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NLRB chairman supports tribal sovereignty

The new leader of the National Labor Relations Board said on Thursday that he will continue to oppose the imposition of federal law on tribal enterprises.

Peter C. Schaumber, a Bush appointee who was designated chairman of the NLRB last month, said he was extremely disappointed when his colleagues overturned 30 years of precedent and subjected tribes to federal labor law. Back in March 2004, he authored the sole dissent to the decision that has sent shock waves through Indian Country.

"I thought the board [was] turning a blind eye towards retained tribal sovereignty and the principles of federal Indian law that protect them," Schaumber said at the 33rd annual Indian law conference hosted by the Federal Bar Association in Albuquerque, New Mexico.

Schaumber, a former federal prosecutor, said the 2004 ruling is now being expanded at the expense of tribes. He cited a more recent case in which a regional director of the NLRB ignored language in a treaty that he said should have protected the Saginaw Chippewa Tribe of Michigan from union efforts.

"I will dissent in those decisions that expand San Manuel," Schaumber said, referring the 2004 precedent involving the San Manuel Band of Mission Indians of California.

The sentiments were echoed by Phillip B. Wilson, a labor relations consultant who worked with the Saginaw Chippewa Tribe. Even though the union lost an organizing vote -- and a second union withdrew its petition for an election -- he said the NLRB won't even consider sovereignty arguments from tribes.

"You're going to get a rubber-stamp 'San Manuel applies to this, please move along,'" Wilson said.

Wilson, who works for the LRI Management Services of Oklahoma, accused the NLRB are pre-judging tribal disputes. He said the regional directors, in the Saginaw Chippewa case and another one involving the Mashantucket Pequot Tribal Nation of Connecticut, issued decisions as quickly as one day after tribal briefs were submitted.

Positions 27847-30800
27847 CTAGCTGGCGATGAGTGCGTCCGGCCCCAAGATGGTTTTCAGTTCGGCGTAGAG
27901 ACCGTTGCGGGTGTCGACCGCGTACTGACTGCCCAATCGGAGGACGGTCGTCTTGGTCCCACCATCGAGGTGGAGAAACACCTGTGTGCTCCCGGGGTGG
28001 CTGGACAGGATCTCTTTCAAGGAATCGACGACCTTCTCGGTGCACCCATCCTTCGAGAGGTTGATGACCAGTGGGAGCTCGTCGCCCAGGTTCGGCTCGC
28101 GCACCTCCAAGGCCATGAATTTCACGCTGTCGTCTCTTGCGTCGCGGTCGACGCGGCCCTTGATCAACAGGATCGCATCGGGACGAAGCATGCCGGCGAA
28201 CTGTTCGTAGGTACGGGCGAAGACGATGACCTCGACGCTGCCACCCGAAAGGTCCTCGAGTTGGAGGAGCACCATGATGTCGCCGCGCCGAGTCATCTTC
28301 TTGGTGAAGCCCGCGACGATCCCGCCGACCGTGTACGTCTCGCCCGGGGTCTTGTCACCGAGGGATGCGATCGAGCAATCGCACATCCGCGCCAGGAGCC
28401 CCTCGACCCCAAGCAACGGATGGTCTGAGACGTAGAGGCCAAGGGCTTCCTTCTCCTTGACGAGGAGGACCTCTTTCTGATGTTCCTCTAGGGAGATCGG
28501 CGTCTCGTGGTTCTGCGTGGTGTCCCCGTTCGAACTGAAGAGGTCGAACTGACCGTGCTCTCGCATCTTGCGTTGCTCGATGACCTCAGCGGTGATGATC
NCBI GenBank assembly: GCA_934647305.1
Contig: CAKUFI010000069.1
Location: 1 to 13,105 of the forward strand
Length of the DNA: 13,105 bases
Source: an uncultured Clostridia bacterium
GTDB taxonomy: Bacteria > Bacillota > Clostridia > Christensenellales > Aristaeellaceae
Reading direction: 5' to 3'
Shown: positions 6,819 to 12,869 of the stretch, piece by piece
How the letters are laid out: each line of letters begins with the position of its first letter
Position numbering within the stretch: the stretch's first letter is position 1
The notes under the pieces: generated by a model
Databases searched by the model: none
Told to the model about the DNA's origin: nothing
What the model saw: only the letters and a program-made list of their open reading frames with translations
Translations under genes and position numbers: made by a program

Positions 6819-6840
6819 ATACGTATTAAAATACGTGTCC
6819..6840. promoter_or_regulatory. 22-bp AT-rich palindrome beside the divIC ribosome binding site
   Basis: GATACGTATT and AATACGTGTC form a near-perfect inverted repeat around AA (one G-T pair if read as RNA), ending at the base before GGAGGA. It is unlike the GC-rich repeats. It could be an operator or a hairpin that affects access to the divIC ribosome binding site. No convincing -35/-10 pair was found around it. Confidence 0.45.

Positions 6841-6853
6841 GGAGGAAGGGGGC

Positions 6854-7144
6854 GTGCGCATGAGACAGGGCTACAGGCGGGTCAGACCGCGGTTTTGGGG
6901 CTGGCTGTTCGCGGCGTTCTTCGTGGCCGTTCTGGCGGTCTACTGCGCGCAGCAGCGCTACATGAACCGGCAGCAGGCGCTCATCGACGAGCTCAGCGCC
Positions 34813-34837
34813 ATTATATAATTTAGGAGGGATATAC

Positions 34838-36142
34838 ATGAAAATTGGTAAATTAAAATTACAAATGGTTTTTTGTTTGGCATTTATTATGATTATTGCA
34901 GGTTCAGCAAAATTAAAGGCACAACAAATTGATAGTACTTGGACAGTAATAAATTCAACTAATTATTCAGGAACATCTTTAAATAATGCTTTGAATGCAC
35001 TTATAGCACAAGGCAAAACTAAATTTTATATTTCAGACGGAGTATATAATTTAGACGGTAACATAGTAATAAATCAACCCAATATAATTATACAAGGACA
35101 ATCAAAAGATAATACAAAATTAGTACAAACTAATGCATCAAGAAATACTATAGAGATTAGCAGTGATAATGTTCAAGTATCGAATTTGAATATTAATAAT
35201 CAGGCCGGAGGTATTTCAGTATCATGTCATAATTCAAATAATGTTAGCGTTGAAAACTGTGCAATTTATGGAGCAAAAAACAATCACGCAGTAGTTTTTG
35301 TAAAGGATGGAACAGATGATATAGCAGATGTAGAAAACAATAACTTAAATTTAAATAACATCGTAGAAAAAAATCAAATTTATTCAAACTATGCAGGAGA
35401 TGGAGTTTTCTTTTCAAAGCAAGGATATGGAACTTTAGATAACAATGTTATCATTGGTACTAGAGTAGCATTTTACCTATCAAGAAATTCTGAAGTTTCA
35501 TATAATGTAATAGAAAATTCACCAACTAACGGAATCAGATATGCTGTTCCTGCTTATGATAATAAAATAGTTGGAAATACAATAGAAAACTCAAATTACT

"The decisions clearly had already been written before the briefs were due," Wilson told attendees of the conference.

Backed by tribes and tribal organizations, the San Manuel Band took its challenge to the 2004 NLRB ruling to the D.C. Circuit Court of Appeals but lost. The tribe declined to seek review from the U.S. Supreme Court.

"Tribes should prepare for a new era," said attorney D. Michael McBride, who moderated the panel. "The shift is dramatic."

The National Labor Relations Act was first passed in 1935, a year after the Indian Reorganization Act. The NLRA makes no mention of tribes although state and local governments are notably exempt from its provisions.

For decades, the NLRB took the same approach towards tribes and refused to apply labor law to on-reservation activities. The NLRB only applied when a tribe went off the reservation, according to the decisions.

But the San Manuel ruling put the focus back to the reservation. The board said it would apply the NLRA on a case-by-case basis by looking at the nature of the tribal enterprise and whether it impacts non-Indians.

Tribal casinos are more commercial in nature than a governmental operation, according to the NLRB. And if they employ a significant number of non-Indians, federal labor law will apply, the San Manuel decision states.

Through their casinos, tribes have created about 670,000 jobs, according to the National Indian Gaming Association. But 75 percent are non-Indian, making it hard for the NLRB to avoid asserting jurisdiction at tribal gaming enterprises.

The FedBar conference began yesterday and concludes today. Attendees will examine labor issues in detail during a break-out session this afternoon, in addition to panels on the Indian Civil Rights Act, the Indian Child Welfare Act, climate change and energy.

National Labor Review Board Decisions:
San Manuel Indian Bingo and Casino | Yukon Kuskokwim Health Corporation